And if you do—and this is the second point that you said exactly right—then you’re saying, Well, no, no, this group’s norms and its goals are better than that group’s goals or norms …

JBP: Right.

SH: … and so then you’re into what the critics are going to call “imperialism” of the inappropriate form …

JBP: Right, and so that leaves us with our current political situation in some sense, because that idea has been taken to … that’s a logical conclusion, and that logical conclusion has now been instantiated to a large degree as an intellectual and political activist movement, I would say.

[37:22]

SH: Right, sure, absolutely. So it can start as an intellectual movement and what we’re trying to do is some hard-core epistemology [epistemology: the theory of knowledge, especially with regard to its methods, validity and scope: the investigation of what distinguishes justified belief from opinion] and we go the Empiricists and the Rationalists and the Kantian revolution and the Pragmatists, right? And now we’re in the second-generation Pragmatism where we relativize into various cognitive groups and then we’re just stuck in a kind of group relativism, and in the operational principles socially then is going to be that each group so to speak should stick to itself and not think that it can impose its ideas and its norms on any other group, right? All groups, so to speak, are equal.

JBP: Yeah, well, at least they have an equal claim to their formulation of the truth. The problem with the postmodern conjunction with Neo-Marxism to me seems to be the acceptance of the idea that there’s an intrinsic moral claim by the “dispossessed” to the obtaining of status, and that actually constitutes a higher moral calling in and of itself! So they’re swallowing a moral claim in making it “universal” in some sense at the same time they criticize the idea of, say, “general narratives” or “universal moral claims.”

SH: Okay, now that’s also right. That’s the other way to say that. Rather than starting with epistemology and getting to a kind of cultural relativism, you can start, of course, committed to a certain normative [normative: implying, creating, or prescribing a norm or standard] framework or a certain ideological framework (as Marxism is) where you’re very critical of one of those traditions, and then the cultural relativism can be a part of that, that you use, to criticize the tradition “internally” so to speak. Now then we’re explicitly into—not kind of “meta-ethics” and asking where do we get our ethical principles off the ground—but where do they come from in the first place, but kind of a robust “normative” ethics where people have commitments to fairly strong ethical principles and ethical ideals.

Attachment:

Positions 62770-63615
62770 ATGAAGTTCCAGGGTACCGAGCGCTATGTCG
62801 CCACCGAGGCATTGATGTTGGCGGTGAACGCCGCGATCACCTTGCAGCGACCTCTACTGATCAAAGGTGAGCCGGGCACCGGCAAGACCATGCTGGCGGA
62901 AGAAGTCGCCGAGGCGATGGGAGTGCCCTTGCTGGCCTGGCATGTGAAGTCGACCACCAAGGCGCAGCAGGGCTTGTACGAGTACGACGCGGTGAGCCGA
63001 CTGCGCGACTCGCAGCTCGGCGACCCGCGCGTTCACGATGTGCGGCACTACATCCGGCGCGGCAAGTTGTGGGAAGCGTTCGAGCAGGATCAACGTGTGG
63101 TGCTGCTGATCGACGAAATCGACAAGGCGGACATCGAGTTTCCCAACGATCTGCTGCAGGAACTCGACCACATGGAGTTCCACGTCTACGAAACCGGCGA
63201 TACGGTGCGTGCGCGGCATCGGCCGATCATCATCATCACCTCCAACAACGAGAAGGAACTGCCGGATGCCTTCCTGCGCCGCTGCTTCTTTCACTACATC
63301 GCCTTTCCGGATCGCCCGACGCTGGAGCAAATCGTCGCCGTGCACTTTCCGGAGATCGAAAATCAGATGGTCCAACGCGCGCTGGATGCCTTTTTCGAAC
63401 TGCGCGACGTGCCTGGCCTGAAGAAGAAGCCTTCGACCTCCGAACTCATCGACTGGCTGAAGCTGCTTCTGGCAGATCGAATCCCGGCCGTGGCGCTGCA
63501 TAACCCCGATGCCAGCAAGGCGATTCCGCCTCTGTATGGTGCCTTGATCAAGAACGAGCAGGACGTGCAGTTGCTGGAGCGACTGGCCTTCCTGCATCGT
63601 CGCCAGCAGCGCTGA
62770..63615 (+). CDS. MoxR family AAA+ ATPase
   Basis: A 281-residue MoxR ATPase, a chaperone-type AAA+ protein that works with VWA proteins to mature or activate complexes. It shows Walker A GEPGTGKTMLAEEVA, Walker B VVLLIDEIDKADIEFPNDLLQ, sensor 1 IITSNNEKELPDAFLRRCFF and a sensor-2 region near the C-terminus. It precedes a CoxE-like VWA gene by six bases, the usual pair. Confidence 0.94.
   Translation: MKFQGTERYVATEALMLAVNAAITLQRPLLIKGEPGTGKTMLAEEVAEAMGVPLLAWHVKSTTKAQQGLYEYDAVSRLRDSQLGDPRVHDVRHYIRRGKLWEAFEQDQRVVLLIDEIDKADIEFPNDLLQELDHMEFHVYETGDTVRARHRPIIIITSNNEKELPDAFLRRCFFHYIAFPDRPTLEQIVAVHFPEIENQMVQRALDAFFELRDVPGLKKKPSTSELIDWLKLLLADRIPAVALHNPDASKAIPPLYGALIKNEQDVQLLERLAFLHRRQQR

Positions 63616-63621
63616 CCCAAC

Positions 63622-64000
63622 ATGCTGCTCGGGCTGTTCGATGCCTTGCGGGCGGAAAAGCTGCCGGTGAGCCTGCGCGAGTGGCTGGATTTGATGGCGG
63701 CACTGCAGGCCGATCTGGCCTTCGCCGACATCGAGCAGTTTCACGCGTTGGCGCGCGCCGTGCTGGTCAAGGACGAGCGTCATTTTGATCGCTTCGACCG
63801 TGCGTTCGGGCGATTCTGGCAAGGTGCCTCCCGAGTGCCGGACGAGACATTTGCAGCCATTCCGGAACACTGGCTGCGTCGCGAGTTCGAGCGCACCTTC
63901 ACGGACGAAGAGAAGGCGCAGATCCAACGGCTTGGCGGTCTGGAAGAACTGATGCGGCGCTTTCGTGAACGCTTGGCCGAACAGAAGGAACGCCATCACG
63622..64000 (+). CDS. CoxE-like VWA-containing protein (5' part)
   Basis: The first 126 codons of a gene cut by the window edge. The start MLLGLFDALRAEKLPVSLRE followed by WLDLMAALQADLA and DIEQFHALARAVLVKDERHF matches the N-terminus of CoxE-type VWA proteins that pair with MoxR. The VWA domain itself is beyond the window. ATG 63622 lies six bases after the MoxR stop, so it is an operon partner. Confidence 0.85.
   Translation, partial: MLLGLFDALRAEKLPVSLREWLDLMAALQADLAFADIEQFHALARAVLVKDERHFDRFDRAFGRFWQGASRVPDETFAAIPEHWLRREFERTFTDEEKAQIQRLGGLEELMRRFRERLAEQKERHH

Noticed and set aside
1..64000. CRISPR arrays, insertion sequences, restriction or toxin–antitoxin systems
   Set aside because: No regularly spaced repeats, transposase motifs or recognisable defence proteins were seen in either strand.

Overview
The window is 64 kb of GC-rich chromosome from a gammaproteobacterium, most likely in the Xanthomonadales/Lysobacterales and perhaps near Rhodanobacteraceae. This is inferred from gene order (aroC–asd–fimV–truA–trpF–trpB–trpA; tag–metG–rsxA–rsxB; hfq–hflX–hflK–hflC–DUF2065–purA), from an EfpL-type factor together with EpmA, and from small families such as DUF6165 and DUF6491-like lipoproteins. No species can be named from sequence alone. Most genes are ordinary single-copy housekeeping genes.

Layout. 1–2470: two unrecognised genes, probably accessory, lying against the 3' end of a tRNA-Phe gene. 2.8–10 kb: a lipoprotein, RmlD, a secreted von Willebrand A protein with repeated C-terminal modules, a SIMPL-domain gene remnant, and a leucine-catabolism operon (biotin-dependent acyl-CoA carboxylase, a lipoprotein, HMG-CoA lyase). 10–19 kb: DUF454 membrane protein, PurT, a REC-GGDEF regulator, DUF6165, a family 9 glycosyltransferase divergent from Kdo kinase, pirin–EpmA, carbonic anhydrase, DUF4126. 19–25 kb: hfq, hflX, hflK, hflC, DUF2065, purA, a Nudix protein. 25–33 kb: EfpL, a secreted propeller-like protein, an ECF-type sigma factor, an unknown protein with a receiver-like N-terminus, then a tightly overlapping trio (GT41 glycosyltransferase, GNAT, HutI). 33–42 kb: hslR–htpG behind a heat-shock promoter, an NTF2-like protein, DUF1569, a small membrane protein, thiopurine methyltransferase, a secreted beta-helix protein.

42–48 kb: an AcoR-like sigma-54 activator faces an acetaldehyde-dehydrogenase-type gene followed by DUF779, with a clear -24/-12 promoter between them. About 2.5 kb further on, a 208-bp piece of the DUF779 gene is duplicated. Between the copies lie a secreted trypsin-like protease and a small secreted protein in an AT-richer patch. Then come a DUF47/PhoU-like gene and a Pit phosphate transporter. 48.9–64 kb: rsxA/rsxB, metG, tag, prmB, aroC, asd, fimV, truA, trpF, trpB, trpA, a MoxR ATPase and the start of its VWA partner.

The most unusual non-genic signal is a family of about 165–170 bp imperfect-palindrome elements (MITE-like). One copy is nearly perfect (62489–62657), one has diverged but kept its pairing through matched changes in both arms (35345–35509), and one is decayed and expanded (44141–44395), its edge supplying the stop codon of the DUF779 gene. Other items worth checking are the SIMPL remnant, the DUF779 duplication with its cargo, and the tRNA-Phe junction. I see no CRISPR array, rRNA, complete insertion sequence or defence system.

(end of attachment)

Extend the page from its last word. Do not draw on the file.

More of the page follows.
[39:26] This is where the debate between, say, Nietzsche and Marx becomes relevant. This is a late 19th century debate. So suppose we say, as both the Marxists do and the Nietzscheans do, let’s say: There is no “Truth” in any objective sense. All we have is subjectivity and relativity of various sorts, and we have different individuals and different groups, and they are in antagonistic conflict relations with each other, and that means there’s not really going to be any rational and civil resolution [40:04] of these discussions with each other; instead, it all comes down to power.

JBP: Yeah, and that’s the strange sleight of hand claim there too, because why it has to come down to power? Again that seems to introduce the idea of “necessary need” ….

SH: Okay, okay, yes, all right. That’s another thing. Let’s set that aside just for a moment.

JBP: Yep, okay.

SH: So then we say: Okay, so we have power. And one thing that we can say is: While we don’t think any one individual, or any one group, has a better objective claim to truth or better ideals, it is nonetheless the case that some individuals and groups have more power than others, and so then we have to make our allegiance clear in this unequal power struggle: Are we on the side of those who have more power or are we on the side of those who have less power?

[41:00]

And that’s where when we get then a Nietzschean and a Marxian “fork in the road.” So the Nietzscheans, following Nietzsche, will say: Look, it’s all about power. We can try on some crude evolutionary thinking here: It’s only by the exercise of power by the stronger, the fitter, the healthier, and so forth, who are willing to impose their power on the weaker and use them for their own ends, that we as individuals and groups are going to make any sort of progress toward the next best thing, whatever that is. So in the power struggle there is no objective morality, no objective truth. We just throw our lot in with the stronger, with the richer, with the more powerful, and say: Whatever it is that they do to advance themselves, that’s the normative best that we can do. And of course there’s a long kind of aristocratic tradition in normative thinking that one can draw on to support that.

[41:58] And then the Marxists of course are just on the other side of that equation, where their sympathies initially are going to be to say, in any power struggle: “Our a priori commitments should always be to the weaker, to those on the losing end of history, those who suffer,” and so forth, and it’s always the bad, rich and powerful people who are oppressing and harming them. And so we throw our lot in with the weaker and we’re willing to use power, whatever amount of power we have, on behalf of the weaker.

[42:35]

JBP: Right.

SH: And then we’re just into what I think of as the major false alternative that really has driven much of 20th century intellectual life: Are you a Nietzschean or are you a Marxist?